Posted: August 11, 2011 in Reviews
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Secuestrados. Kidnapped.

A breathless (for the lack of a better word) piece of Spanish cinema. Filmed in 12 shots, yes you heard right, exactly 12, extremely agonizing shots of pure emotional torture. A film with a wonderfully simplistic plot quickly spirals into the deep recesses of personal agony as the three main protagonists of the film are held against their will by three Albanian robbers in their new home on the outskirts of a large Spanish metropolis.

The ensuing scenes are not for the faint of heart as the terror and pure brutality deepens and becomes an overwhelming quest for a glimmer of hope for the three protagonists. The viewer is left in awe and utter disgust at the seemingly incoherent violence.

The power of Kidnapped lies in that it is a more emotionally demanding torture thriller than its’ American counterparts (think Eli Roth’s equally disturbing Hostel). This is Spanish writer/director Miguel Angel Vivas’ first foray into a full length feature. Kidnapped smells like new blood from the get-go, as the fresh approach with split screens and drawn out scenes become less of a nuisance and more of a terrifying, I-need-to-look-away-now moment. Vivas uses special tricks with split screens in order to have the viewer experience dual POV’s (That is POINT OF VIEWS for the non-film enthusiasts) and to see the action happening at the same period of time in different scenes. This creates an interesting effect as is seen at the closing of the second act and the opening of the third. Vivas broke away from the mold and delivered a film which grabs onto you and digs so deep into your flesh that you’re unable to look away. It sucks the final breath from the viewer in order to witness the snuff-esque quality of this film and stay enthralled to the bitter end. The literal violence becomes unbearable at times, but somehow requires the viewer to experience this masterpiece with your eyes open, each and every agonizing scene.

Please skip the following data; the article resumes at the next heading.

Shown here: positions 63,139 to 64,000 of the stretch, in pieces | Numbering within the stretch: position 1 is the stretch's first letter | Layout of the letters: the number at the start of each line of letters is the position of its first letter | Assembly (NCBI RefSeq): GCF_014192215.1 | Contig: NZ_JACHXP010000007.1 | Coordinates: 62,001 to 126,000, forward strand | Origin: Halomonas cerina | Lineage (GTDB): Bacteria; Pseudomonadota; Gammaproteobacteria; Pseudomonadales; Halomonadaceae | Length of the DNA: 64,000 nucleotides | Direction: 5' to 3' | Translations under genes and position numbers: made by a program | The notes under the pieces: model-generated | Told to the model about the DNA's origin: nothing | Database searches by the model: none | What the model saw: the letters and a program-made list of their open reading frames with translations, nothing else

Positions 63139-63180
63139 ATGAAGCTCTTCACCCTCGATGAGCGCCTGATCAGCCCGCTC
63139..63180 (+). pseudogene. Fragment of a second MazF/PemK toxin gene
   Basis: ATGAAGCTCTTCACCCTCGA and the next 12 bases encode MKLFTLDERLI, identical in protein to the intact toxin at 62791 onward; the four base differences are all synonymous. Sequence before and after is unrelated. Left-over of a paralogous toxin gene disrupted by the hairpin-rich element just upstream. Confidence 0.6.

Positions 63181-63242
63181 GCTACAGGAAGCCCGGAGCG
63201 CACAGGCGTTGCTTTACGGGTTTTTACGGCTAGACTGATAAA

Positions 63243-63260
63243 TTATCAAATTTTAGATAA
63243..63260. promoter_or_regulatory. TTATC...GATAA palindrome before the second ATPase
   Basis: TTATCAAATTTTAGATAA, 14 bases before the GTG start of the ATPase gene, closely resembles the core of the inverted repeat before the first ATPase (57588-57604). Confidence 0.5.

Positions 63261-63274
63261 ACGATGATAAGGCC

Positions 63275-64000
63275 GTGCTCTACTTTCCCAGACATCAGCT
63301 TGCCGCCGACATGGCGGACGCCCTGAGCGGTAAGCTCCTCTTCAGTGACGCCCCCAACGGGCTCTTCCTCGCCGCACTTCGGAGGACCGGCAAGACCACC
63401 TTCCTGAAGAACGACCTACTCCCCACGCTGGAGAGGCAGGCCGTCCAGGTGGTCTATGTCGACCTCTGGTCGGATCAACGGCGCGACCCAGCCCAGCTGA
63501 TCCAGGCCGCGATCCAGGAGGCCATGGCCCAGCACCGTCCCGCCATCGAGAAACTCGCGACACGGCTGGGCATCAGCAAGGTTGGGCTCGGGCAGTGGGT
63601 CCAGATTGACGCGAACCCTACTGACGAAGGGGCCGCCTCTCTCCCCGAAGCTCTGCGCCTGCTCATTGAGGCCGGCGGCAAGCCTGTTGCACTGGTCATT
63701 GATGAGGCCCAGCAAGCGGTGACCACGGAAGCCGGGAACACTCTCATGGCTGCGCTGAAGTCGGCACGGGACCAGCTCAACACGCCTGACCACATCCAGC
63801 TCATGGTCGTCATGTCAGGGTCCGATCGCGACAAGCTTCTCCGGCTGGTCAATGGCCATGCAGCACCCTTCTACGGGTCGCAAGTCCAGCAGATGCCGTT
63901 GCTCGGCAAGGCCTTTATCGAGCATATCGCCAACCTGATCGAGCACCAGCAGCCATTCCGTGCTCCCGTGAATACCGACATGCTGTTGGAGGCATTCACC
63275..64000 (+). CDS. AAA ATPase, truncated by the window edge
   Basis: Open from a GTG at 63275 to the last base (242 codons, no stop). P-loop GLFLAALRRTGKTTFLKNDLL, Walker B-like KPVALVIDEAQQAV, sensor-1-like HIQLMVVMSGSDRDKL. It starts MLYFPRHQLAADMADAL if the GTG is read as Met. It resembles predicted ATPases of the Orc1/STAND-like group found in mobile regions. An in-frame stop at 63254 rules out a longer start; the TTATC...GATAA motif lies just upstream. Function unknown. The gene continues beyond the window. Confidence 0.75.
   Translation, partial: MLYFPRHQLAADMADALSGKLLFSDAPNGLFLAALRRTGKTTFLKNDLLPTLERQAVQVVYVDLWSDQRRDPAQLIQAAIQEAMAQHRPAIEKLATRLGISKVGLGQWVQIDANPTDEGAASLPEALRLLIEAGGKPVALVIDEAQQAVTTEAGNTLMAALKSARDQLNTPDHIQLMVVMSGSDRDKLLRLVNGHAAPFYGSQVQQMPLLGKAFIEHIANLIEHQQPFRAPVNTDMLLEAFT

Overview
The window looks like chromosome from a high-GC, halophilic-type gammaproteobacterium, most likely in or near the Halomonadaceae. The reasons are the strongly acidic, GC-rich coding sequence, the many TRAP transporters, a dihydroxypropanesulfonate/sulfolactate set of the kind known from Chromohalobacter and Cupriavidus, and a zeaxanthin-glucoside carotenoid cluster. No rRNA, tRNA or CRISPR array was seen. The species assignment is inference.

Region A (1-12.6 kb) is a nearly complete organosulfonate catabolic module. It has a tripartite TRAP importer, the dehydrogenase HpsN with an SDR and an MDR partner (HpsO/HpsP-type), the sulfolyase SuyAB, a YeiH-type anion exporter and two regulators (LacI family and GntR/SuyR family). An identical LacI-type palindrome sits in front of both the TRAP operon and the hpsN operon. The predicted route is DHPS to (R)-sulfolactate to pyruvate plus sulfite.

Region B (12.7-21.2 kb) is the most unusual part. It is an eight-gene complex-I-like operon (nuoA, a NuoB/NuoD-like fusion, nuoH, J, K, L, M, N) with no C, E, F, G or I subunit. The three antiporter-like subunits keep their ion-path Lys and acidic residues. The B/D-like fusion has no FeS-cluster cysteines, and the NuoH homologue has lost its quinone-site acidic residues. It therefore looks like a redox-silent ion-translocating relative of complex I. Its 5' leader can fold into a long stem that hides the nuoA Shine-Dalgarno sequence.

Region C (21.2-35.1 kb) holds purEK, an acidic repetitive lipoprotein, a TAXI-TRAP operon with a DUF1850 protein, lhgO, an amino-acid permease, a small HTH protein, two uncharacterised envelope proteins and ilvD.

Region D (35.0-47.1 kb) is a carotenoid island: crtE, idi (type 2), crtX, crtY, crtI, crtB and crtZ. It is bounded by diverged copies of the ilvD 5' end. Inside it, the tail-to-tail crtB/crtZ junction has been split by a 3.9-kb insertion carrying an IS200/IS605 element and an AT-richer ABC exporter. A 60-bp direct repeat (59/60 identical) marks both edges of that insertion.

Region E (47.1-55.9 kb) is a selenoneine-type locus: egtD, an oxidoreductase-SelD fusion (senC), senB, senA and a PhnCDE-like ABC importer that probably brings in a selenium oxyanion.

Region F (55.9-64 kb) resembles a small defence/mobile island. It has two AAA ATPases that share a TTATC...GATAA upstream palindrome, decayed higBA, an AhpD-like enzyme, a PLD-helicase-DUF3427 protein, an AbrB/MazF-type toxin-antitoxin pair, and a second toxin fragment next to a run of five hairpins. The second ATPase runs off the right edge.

I usually shy away from torture porn. I see these films as lazy re-enactments of an equally mindless and lazy society. For fear of being labelled a film snob, I decided to endure Kidnapped and follow it all the way through to the end, as objectively as possible. The resulting experience can only be described as the witnessing of a car accident. You see the body parts lying on the road, but you’re so attracted to the macabre idea of seeing a head that you drive closer to the accident. The result? No head, just hysterical people and the realization in their eyes that their life will never, ever be the same again. Kidnapped is on my must-tell-people-about list for 2011. It is one of the most powerful and violent Spanish films I have seen since the brilliant Amores Perros, the first part of the Death Trilogy by Alejandro Sans Innaritu. It digs deep into your soul and refuses to let go until the spectacular final scene, which is one of extreme and utter emotional disgust.

5 / 5

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